The University of Cambridge and the UN Environment World Conservation Monitoring Centre (UNEP-WCMC) have secured funding to provide full support to a PhD student for 3 years (subject to satisfactory progress) from 1 October 2018 under the Nereus Program, a collaboration between the Nippon Foundation and the University of British Columbia which has engaged in innovative, interdisciplinary ocean research since its inception in 2011. The Program is a global partnership of leading marine and environmental science institutes (7 ‘partner institutes’ + 10 ‘expansion partners’ since 2016) with the aim of undertaking research that advances our comprehensive understandings of the global ocean systems across the natural and social sciences, from oceanography and marine ecology to fisheries economics and impacts on coastal communities. This will be the third full-time PhD in Cambridge under this programme; the successful applicant will join the Biogeography and Biogeomorphology Thematic Research Group, comprising 10 senior scientists, post-docs and PhD students. The Fellowship will be based jointly in the Cambridge Coastal Research Unit, Department of Geography at the University and at UNEP-WCMC (both in the David Attenborough Building in central Cambridge and at its centre north of the city centre). There will also be opportunities to interact with the wider Nereus research community and other Cambridge-based marine scientists.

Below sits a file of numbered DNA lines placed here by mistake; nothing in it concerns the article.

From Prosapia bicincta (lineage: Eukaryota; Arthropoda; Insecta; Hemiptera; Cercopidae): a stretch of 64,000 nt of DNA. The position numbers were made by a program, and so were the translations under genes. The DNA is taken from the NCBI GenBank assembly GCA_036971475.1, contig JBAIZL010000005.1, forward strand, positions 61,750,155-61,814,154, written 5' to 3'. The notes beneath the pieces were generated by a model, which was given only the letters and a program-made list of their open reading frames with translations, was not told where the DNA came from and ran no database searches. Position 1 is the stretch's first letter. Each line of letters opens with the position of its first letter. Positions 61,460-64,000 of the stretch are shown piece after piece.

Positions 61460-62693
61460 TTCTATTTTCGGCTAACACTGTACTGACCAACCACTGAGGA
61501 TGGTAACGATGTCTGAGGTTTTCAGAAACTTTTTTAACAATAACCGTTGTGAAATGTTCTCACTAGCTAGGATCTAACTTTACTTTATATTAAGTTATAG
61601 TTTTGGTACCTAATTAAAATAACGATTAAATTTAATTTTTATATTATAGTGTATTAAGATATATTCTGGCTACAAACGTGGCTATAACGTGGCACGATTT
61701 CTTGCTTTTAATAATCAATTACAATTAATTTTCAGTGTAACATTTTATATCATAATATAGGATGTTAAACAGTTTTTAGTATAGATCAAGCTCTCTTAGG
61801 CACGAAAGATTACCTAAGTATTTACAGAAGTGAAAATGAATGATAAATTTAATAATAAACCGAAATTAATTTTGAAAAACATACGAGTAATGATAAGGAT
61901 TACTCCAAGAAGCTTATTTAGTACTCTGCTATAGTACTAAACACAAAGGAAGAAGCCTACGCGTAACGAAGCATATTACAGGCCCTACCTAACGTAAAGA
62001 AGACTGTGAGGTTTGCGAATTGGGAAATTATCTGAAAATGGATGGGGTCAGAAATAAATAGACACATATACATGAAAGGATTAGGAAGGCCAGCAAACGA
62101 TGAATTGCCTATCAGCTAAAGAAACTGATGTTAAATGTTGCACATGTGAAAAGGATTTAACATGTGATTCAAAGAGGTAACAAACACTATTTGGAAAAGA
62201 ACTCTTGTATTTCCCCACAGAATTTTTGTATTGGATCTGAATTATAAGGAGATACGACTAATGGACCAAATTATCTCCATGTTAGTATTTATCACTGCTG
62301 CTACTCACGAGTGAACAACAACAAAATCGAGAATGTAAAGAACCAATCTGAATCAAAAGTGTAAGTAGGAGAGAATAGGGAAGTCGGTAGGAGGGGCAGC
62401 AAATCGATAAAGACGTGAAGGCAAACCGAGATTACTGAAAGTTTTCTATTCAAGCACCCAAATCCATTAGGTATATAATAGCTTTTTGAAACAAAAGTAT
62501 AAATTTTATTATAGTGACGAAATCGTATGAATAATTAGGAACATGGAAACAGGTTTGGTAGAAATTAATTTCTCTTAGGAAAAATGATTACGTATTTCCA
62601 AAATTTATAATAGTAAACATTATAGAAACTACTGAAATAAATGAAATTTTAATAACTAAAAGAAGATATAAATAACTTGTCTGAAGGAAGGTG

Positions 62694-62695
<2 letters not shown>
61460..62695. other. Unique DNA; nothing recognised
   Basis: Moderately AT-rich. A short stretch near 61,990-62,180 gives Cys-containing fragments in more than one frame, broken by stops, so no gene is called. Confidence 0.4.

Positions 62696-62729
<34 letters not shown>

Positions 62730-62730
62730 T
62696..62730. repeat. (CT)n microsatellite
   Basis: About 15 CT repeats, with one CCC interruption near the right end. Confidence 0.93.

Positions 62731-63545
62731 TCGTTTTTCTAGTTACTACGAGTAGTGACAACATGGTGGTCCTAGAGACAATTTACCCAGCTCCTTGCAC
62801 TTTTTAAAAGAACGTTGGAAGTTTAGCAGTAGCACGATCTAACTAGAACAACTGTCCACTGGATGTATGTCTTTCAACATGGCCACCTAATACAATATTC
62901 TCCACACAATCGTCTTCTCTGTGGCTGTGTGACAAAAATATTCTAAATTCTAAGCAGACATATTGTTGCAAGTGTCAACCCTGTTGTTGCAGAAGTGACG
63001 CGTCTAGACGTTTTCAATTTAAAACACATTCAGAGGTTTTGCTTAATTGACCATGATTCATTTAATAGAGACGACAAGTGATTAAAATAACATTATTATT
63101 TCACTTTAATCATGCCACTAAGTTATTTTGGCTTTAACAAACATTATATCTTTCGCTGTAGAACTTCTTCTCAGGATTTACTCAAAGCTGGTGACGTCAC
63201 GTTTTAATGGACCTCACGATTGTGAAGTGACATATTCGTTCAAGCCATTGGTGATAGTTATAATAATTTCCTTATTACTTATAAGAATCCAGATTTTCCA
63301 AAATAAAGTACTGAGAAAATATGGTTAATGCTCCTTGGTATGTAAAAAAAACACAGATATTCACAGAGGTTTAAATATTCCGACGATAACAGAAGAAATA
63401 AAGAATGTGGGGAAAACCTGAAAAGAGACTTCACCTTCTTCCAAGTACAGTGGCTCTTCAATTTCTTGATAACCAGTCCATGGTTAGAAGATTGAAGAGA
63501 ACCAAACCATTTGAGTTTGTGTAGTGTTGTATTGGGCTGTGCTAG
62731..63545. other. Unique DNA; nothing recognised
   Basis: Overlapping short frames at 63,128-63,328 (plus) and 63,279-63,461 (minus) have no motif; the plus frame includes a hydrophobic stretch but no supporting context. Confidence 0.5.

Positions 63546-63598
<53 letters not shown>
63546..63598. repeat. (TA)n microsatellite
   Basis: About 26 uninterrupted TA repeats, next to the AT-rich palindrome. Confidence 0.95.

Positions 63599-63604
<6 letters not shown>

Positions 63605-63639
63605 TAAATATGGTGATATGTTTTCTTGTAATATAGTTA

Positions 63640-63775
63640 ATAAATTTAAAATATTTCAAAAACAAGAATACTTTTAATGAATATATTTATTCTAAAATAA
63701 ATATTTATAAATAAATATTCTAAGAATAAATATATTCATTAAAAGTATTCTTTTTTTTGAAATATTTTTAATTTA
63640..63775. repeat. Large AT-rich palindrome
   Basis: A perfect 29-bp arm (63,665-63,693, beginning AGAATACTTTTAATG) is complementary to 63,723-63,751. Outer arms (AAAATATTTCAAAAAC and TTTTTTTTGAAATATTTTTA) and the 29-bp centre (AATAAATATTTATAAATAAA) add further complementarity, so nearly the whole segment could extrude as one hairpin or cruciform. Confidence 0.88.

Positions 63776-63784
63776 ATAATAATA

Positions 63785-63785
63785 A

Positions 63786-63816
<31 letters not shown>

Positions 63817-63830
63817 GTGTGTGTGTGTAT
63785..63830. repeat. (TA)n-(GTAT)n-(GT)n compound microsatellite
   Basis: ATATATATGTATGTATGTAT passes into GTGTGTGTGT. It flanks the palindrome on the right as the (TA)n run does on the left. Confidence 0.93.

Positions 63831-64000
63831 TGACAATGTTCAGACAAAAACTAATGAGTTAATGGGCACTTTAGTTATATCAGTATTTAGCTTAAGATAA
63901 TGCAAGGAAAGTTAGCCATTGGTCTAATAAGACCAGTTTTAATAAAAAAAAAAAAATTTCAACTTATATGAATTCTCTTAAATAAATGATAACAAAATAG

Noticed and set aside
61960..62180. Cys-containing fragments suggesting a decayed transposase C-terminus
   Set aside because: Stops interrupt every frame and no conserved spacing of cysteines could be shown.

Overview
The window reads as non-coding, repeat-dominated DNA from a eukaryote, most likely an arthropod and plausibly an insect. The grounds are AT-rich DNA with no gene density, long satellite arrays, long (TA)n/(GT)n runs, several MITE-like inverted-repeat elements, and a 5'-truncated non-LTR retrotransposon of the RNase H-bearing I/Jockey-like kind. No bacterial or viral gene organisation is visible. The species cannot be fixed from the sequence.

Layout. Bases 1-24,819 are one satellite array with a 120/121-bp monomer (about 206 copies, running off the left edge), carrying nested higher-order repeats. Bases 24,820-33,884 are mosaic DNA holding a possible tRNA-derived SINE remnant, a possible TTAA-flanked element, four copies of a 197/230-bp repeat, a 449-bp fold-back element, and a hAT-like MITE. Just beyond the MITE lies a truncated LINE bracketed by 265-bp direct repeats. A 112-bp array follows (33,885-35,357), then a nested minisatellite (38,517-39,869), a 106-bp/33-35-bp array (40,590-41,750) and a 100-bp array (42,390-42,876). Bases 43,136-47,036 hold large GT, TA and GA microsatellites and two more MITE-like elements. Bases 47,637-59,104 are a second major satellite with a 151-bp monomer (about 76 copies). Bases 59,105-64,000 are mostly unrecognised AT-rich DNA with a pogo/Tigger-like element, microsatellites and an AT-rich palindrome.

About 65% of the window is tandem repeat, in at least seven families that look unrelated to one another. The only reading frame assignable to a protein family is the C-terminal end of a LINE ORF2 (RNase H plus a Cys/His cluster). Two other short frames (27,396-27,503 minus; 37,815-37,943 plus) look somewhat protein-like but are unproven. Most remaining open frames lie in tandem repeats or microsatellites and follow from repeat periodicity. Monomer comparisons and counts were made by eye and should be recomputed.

Candidates must have graduated at a University before 30 September 2018 and be eligible to pay University fees at the ‘home’ (UK/EU) rate. Funding will be for 3 years and is for full-time study only. Consideration will normally be restricted to those who have obtained, or who have a strong prospect of obtaining, a first-class Honours degree (or its equivalent). Evidence of subsequent intellectual development – such as a Masters degree in a relevant field – will be taken into account. The successful applicant will be expected to have previous experience of shallow marine / coastal environments and/or aquatic ecosystems; mathematical modelling and/or statistical analysis skills; and an interest in applied, policy relevant research. It is expected that the project will build upon the skill set of the successful applicant and, therefore, there will be some flexibility, in agreement with supervisors, in determining the exact focus of the project. This will be a highly collaborative project and evidence of collaborative and interpersonal skills will be looked for in the successful applicant.
The application procedure is in two stages.
Suitably qualified candidates wishing to apply should submit i) a brief (500 words maximum) covering letter stating why they are suitable for the project; ii) a short CV (2 pages A4); and iii) the names and affiliations of two academic referees who can be contacted by email. Application documents should be sent to Katrina Purser, Graduate Administrator, Department of Geography, Downing Place, Cambridge CB2 3EN, UK in hard copy or via email to [email protected], no later than 12:00 noon, Wednesday 31 January 2018. Late applications will not be accepted.
Interviews are expected to take place in Cambridge sometime during the period 12 – 23 February 2018. Following selection, the successful applicant will be required to submit a complete formal application to study towards a PhD in the Department of Geography, using the University’s online graduate application system.
Apply no later than 30th March 2018. The Department of Geography supervisors will be Professor Tom Spencer ([email protected]) and Dr Mike Bithell ([email protected]) and the WCMC supervisor Dr Chris McOwen ([email protected]); all three supervisors will be happy to answer any enquiries.